Next comes the Latmian Gulf, on which is situated "Heracleia below Latmus," as it is called, a small town that has an anchoring-place. It was at first called Latmus, the same name as the mountain that lies above it, which Hecataeus indicates, in his opinion, to be the same as that which by the poet is called "the mountain of the Phtheires"1
(for he says that the mountain of the Phtheires lies above Latmus), though some say that it is Mt. Grium, which is approximately parallel to Latmus and extends inland from Milesia towards the east through Caria to Euromus and Chalcetores.2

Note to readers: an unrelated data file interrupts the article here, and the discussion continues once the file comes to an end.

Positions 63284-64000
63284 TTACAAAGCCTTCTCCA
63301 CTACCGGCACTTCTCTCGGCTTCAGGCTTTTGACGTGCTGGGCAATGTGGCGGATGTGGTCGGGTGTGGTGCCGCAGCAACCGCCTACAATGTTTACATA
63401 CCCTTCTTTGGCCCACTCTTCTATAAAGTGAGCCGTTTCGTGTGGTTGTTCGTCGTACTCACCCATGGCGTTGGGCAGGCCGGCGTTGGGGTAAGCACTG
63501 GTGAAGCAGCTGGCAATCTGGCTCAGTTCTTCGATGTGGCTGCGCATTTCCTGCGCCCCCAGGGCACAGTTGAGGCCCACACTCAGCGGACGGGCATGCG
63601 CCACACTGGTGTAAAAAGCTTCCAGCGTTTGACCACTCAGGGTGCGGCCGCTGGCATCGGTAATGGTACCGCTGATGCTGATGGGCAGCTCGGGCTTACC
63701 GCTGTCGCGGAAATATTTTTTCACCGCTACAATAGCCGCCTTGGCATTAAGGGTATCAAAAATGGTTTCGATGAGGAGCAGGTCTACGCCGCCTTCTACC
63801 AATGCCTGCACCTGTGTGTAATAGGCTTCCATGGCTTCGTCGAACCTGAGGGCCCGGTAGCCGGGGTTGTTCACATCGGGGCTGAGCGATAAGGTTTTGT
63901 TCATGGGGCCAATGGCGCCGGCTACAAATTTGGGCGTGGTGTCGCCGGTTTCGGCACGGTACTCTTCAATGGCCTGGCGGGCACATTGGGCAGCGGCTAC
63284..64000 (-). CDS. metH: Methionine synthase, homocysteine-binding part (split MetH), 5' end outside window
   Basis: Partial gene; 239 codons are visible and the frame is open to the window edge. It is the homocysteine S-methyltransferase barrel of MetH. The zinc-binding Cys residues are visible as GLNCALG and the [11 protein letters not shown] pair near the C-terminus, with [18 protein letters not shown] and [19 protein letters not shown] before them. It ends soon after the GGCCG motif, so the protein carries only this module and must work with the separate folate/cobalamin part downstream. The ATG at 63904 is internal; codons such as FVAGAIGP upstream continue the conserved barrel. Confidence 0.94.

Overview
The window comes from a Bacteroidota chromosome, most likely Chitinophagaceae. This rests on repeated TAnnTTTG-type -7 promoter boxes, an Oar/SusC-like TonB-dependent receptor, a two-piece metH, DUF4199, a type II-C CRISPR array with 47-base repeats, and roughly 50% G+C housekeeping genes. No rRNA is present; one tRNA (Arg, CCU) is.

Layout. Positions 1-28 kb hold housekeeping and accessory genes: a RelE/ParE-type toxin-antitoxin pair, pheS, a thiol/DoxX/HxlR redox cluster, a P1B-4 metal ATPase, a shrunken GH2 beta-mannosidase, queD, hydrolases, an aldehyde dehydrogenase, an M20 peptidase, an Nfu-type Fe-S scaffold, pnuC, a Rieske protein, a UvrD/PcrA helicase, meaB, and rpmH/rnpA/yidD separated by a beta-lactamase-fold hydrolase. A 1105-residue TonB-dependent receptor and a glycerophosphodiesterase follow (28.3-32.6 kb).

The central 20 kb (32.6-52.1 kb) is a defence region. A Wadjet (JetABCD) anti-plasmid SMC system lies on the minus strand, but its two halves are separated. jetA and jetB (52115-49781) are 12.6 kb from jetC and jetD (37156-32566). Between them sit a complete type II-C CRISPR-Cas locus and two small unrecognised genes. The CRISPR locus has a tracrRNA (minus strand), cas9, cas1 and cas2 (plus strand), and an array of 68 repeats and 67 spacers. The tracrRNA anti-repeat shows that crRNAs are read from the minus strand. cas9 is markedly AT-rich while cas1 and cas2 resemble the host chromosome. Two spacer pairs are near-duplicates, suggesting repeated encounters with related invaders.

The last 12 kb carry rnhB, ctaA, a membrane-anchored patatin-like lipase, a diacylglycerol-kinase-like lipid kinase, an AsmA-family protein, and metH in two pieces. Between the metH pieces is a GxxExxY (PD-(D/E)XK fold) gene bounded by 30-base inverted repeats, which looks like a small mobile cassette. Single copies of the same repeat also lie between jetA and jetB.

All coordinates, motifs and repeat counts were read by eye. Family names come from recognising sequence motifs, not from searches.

This mountain lies above Heracleia, and at a high elevation.3
At a slight distance away from it, after one has crossed a little river near Latmus, there is to be seen the sepulchre of Endymion, in a cave. Then from Heracleia to Pyrrha, a small town, there is a voyage of about one hundred stadia.